Teachers reflect the ethnic diversity of children and families, and they establish positive connections. They use home languages to promote clear communication with parents and whānau. Teachers identify strengthening this aspect of their practice as an ongoing goal. They provide regular opportunities for parents and whānau to share aspirations for their children.

Leaders provide opportunities for professional learning and development focused on building teacher capability. They promote an organisational culture that is reflective of the bicultural heritage of Aotearoa, New Zealand and have created a positive working environment that builds and sustains adult:child relationships.

4 Improvement actions

Peacocks Early Learning Centre will include the following actions in its Quality Improvement Planning:

  • Evaluate how well the curriculum supports teachers to achieve children’s learning priorities and promote equitable outcomes for all children.
  • Work collaboratively to promote children’s progress and learning over time and strengthen learning-focused partnerships with parents.
  • Develop a strategic plan that includes all aspects of centre operations and an annual plan to monitor progress in how well the centre is meeting its strategic objectives.

5 Management Assurance on Legal Requirements

Before the review, the staff and management of Peacocks Early Learning Centre completed an ERO Centre Assurance Statement and Self-Audit Checklist. In these documents they attested that they have taken all reasonable steps to meet their legal obligations related to:

  • curriculum
  • premises and facilities
  • health and safety practices
  • governance, management and administration.

During the review, ERO looked at the service’s systems for managing the following areas that have a potentially high impact on children's wellbeing:

  • emotional safety (including positive guidance and child protection)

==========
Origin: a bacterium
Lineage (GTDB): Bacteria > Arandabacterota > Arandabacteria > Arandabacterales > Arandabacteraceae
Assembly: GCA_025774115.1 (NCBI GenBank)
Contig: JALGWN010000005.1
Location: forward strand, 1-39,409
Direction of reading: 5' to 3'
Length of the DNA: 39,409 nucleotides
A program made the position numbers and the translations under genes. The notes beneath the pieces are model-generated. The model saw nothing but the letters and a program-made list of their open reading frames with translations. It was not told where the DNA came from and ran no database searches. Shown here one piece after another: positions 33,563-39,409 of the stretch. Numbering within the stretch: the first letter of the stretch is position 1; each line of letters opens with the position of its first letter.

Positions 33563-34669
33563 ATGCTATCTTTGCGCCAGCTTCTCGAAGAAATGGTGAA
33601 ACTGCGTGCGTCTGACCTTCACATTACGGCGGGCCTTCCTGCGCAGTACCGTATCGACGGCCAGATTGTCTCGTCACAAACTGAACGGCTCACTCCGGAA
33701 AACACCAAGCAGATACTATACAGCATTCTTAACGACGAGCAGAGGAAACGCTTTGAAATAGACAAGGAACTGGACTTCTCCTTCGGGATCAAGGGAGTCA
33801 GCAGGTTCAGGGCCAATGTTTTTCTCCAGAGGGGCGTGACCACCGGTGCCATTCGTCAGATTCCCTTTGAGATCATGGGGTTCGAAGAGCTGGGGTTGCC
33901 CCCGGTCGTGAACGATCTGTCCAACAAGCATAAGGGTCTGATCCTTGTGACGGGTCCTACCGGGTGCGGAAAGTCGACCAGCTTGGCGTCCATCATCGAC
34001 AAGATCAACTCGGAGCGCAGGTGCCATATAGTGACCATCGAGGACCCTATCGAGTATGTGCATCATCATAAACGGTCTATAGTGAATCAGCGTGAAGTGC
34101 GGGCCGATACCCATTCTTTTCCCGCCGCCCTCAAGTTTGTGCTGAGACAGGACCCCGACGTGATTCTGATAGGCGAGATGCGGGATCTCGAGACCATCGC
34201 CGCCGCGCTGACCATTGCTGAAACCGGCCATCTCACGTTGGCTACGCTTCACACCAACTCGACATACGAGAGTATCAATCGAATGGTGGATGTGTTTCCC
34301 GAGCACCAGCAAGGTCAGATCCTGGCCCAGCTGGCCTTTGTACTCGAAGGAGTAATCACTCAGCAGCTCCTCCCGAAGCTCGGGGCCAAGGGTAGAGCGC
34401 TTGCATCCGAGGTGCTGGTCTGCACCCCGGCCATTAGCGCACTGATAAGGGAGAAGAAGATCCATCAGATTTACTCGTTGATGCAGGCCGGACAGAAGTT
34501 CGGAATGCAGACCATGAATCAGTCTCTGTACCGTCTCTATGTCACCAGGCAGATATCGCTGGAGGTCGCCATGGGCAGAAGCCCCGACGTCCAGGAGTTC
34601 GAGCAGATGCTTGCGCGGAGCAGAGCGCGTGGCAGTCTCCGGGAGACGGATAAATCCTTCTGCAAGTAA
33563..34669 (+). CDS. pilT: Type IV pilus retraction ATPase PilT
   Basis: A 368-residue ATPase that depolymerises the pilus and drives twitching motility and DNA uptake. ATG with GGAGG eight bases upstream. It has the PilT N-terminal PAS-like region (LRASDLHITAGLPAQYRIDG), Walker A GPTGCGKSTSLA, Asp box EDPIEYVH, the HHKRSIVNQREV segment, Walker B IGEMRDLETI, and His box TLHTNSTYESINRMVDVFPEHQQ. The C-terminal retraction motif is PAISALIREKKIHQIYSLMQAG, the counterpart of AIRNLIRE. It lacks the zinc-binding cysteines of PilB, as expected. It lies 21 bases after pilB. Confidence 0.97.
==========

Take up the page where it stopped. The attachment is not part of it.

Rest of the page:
• physical safety (including supervision; sleep procedures; accidents; medication; hygiene; excursion policies and procedures)
  • suitable staffing (including qualification levels; police vetting; teacher registration; ratios)
  • evacuation procedures and practices for fire and earthquake.

All early childhood services are required to promote children's health and safety and to regularly review their compliance with legal requirements.

Phil Cowie
Director Review and Improvement Services (Northern)
Northern Region | Te Tai Raki

29 July 2021 

6 About the Early Childhood Service

Early Childhood Service Name Peacocks Early Learning Centre
Profile Number 45822
Location Western Springs, Auckland

Service type

Education and care service

Number licensed for

80 children, including up to 25 aged under 2 years

Percentage of qualified teachers

80%+

Service roll

72

Ethnic composition

Māori 12, NZ European/Pākehā 44, Chinese 8, Pacific 4,
other ethnic groups 4

Review team on site

May 2021

Date of this report

29 July 2021

Most recent ERO report(s)

Education Review, September 2016
Education Review, April 2013

1 Evaluation of Peacocks Early Learning Centre

How well placed is Peacocks Early Learning Centre to promote positive learning outcomes for children?

Not well placed

Requires further development